We have seen recent massive intervention by the United States and its allies in Europe in internal conflict in Bosnia and Kosovo. In Civil Wars and Foreign Powers, Patrick Regan systematically answers the question about the conditions under which third parties intervene in civil conflicts to stop the fighting. It uses data on all civil conflicts since 1945 to identify those conflicts that are amenable to outside interventions and the types of interventions that are more likely to be successful.
Civil Wars and Foreign Powers is a book about how governments can help facilitate the end of civil conflicts. In a time when internal conflicts appear to be increasing in number, and increasingly destabilizing, governments need to know what policies work and when. Interventions are generally of two sorts--unilateral, or when one state takes action, and multilateral, such as UN or NATO action. This book examines the conditions under which each form of intervention is most likely and most effective. The analysis suggests that three conditions associated with multi-lateral interventions will increase the likelihood of success: mutual consent of the parties involved; impartiality on the part of the intervenors; and the existence of a coherent intervention strategy. The questions are posed from the perspective of the decision maker and the answers offered are framed in a language familiar to the decision-making community. The book mixes descriptive case material with systematic statistical analysis of a unique data set of all civil conflicts since World War II, providing contemporary examples to illustrate overall trends in the data. Beyond the policy implications this work is also rich in theoretical development about issues of conflict and conflict management.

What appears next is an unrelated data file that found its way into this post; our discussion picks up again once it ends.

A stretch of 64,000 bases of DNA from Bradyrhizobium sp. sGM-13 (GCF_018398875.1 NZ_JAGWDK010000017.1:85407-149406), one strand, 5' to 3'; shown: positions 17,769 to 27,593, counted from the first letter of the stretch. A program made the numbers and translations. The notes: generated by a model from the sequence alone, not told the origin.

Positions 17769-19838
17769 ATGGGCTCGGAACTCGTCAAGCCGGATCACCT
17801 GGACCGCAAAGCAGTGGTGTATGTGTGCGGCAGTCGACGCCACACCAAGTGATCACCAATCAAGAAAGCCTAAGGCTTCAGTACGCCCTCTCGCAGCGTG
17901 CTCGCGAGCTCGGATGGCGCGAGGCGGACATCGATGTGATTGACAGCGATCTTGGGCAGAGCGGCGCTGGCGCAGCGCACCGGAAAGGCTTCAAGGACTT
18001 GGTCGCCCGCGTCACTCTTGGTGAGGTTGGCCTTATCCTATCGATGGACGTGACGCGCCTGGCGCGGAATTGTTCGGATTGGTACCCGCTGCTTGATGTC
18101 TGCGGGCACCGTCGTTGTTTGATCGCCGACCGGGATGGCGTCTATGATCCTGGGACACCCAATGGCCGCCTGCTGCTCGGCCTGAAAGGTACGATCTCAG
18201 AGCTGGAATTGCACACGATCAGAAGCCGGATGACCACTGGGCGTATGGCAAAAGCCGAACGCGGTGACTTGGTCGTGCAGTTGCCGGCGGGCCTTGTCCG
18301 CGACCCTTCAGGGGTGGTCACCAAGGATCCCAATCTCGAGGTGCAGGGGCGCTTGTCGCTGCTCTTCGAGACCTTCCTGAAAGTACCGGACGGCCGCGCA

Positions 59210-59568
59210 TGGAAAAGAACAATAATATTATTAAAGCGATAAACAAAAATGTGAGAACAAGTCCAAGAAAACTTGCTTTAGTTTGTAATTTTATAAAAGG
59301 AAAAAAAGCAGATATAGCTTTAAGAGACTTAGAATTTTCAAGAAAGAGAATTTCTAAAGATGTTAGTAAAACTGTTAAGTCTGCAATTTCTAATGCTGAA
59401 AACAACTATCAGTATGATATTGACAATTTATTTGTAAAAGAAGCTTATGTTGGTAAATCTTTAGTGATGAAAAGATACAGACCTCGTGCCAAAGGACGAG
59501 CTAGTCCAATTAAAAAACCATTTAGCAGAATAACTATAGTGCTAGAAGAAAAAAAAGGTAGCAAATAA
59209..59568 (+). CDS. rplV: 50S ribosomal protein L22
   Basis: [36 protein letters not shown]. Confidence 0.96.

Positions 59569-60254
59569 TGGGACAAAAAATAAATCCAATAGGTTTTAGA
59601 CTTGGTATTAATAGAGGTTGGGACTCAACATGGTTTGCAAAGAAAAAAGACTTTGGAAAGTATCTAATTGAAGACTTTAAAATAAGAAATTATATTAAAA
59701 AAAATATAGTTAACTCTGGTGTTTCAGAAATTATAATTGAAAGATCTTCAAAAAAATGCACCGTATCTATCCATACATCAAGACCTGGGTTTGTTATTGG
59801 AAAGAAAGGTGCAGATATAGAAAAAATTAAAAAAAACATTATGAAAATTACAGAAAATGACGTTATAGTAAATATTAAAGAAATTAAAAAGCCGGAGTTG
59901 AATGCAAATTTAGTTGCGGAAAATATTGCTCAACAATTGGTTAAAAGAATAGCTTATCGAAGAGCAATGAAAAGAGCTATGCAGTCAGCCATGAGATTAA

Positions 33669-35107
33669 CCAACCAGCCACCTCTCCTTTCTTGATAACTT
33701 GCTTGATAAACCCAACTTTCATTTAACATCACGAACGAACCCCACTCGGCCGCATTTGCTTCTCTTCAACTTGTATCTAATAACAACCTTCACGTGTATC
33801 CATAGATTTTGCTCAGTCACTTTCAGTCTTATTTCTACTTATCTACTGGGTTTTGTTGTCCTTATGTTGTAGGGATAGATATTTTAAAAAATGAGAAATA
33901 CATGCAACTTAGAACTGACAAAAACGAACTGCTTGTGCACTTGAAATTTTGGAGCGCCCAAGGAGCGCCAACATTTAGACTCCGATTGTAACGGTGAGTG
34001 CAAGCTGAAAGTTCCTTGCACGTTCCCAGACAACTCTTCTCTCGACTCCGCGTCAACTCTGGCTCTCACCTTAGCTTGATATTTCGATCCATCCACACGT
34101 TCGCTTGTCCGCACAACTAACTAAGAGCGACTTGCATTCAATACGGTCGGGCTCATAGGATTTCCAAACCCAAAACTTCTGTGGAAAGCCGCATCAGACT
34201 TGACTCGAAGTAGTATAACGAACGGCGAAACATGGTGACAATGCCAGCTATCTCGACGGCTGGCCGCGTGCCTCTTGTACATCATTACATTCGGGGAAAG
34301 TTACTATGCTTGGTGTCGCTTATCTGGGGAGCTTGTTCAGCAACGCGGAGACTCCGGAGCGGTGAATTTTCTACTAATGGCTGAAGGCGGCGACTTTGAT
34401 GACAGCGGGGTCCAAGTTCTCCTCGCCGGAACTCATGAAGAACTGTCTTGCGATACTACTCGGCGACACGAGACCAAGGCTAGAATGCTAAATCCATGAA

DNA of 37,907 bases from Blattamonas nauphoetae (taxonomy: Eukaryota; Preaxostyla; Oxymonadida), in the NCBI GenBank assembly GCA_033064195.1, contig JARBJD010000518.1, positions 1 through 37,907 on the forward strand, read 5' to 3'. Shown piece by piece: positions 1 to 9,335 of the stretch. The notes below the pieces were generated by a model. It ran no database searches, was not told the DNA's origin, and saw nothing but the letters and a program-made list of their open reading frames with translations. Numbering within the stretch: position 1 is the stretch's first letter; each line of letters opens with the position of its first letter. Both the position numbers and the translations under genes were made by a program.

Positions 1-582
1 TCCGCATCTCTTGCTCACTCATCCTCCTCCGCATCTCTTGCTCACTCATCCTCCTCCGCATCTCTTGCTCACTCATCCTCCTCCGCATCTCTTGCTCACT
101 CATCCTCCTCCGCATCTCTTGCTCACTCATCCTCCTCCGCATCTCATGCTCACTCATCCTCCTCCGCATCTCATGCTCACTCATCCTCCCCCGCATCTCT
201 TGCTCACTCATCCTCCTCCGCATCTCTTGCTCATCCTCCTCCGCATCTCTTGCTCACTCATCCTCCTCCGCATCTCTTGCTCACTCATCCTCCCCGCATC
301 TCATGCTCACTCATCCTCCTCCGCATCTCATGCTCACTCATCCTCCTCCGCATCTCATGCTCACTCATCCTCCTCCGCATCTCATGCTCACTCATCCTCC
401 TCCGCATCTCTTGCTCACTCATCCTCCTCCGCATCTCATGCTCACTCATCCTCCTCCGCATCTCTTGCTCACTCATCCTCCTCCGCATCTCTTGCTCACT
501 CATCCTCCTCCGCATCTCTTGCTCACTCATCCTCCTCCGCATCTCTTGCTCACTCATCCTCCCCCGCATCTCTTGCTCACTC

This book will appeal to students of international conflict, civil war, ethnic conflict, and those who are concerned with developing policy in the post-cold war world to deal with intrastate conflict.